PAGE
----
Depending on your jurisdiction, you may have different criminal acts that do not produce victims but are punishable by law.

For example, you may legally play a game of poker for money in Las Vegas but if you do the same thing in another state, you may commit a crime.

Similarly, you may legally consume marijuana in some states like California but in another state, you can end up in jail.

There are two broad categories of victimless crimes where you have more and more jurisdictions and countries that are moving towards the legalization of the acts, such as:

  • Crimes that are sexual in nature and intended for the pleasure of consenting adults
  • Drug crimes but where the drugs are consumed for pleasure 

For example, homosexuality can be a crime in some jurisdictions but more and more are recognizing that same-sex individuals should have the same rights as a man and a woman.

Also, the use of marijuana and other types of recreational drugs are becoming more and more widely accepted and legalized.

Here are some acts that may be considered a crime but there remains a controversy as to whether they are truly a crime or not:

  • Homosexuality 
  • Prostitution 
  • Sale of sex toys
  • Use of cannabis 
  • Sexual acts between married persons 
  • Being a transgender 
  • Drinking of alcohol 

Victimless Crime Legal Defense

How can you defend yourself against victimless crime accusations?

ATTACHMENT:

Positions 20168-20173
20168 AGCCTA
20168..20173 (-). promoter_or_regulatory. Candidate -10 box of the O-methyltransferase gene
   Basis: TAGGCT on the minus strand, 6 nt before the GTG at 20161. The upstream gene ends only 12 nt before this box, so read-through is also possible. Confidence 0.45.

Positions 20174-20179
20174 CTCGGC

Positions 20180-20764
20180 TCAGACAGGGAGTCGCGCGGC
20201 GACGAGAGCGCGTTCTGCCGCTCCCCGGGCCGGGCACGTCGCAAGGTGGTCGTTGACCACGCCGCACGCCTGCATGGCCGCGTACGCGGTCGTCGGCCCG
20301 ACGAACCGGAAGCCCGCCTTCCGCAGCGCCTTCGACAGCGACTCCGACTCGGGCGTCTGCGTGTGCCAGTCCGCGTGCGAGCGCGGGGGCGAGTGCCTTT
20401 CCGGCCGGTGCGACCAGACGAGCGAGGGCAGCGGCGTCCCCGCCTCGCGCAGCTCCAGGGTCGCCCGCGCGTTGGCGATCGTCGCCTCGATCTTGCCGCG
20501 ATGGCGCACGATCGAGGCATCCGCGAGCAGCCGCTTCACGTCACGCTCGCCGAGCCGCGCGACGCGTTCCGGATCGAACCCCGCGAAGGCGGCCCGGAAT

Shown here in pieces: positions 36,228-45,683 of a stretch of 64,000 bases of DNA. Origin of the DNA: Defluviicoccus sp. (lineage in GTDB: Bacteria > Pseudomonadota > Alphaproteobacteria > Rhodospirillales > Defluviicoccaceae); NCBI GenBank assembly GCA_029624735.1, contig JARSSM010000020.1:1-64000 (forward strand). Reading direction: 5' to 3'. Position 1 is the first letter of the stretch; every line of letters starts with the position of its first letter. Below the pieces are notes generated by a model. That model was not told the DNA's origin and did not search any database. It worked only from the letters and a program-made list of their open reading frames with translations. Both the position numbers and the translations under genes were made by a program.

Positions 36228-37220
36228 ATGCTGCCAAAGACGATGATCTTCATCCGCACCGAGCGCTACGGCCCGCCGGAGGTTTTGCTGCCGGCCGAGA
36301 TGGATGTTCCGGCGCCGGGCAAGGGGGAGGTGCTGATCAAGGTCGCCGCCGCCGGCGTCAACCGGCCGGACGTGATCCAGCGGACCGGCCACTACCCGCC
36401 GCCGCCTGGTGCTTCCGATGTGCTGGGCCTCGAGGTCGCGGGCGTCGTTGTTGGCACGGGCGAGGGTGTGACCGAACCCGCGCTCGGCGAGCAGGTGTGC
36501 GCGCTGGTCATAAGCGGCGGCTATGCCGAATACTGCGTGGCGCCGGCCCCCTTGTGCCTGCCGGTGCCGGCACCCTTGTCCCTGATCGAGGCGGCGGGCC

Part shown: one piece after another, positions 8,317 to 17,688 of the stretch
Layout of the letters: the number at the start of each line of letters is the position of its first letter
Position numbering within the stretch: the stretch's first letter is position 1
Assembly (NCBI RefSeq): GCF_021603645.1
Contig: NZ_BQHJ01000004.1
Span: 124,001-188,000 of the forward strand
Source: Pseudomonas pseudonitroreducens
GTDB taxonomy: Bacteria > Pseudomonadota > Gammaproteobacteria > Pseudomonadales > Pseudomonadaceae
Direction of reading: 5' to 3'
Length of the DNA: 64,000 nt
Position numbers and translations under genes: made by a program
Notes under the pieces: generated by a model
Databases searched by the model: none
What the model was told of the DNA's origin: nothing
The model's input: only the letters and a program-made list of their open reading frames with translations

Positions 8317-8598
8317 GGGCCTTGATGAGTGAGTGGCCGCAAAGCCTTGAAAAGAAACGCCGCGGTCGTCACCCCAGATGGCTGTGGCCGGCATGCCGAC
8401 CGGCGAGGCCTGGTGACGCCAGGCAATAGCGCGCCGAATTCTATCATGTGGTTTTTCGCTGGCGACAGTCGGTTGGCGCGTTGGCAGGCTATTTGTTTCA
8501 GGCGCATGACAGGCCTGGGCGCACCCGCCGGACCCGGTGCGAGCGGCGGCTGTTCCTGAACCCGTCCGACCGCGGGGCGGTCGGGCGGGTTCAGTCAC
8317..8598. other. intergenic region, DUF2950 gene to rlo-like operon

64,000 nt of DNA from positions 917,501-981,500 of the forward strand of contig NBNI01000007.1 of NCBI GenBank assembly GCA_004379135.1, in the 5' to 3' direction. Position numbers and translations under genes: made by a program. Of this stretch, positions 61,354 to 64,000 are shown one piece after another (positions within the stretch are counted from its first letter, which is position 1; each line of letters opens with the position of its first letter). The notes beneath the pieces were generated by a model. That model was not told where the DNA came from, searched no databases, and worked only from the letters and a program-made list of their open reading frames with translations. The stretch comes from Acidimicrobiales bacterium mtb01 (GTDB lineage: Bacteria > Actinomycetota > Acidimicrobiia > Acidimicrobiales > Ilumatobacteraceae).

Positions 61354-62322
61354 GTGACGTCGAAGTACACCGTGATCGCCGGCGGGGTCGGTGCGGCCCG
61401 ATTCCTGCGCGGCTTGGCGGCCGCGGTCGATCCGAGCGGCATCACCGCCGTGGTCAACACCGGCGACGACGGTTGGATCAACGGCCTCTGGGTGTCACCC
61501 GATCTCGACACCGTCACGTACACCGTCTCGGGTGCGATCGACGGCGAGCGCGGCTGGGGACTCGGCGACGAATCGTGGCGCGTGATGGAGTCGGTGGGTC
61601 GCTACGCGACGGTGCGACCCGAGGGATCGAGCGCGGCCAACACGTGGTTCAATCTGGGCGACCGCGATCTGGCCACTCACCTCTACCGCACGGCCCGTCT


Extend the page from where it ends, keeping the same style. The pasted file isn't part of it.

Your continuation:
Just like any other crime, you have to keep in mind that the prosecutor has a duty to prove, beyond a reasonable doubt, that you committed a crime and had criminal intent.

In other words, both the criminal act (actus reus) and the mental state (mens rea) must be legally established.

When dealing with victimless crimes, you may have a couple of key defense strategies, namely:

  • Entrapment 
  • No criminal intent

The entrapment argument is a type of defense where you argue that the police or law enforcement “enticed” you or “lured” you to participate in a crime that you would not have committed in the first place.

Criminal attorneys are specialized in dealing with such legal defenses and can help you adequately argue such a defense.

Alternatively, you can argue that the crime for which you are accused requires a criminal intent and that you had never formulated such an intent.

The mental state evidence requires that the prosecutor prove that you knew that the conduct or behavior was illegal but you still participated in it.

The facts of every case are unique and it’s important to speak to a qualified defense attorney to evaluate all possible defense angles that you may feasibly present.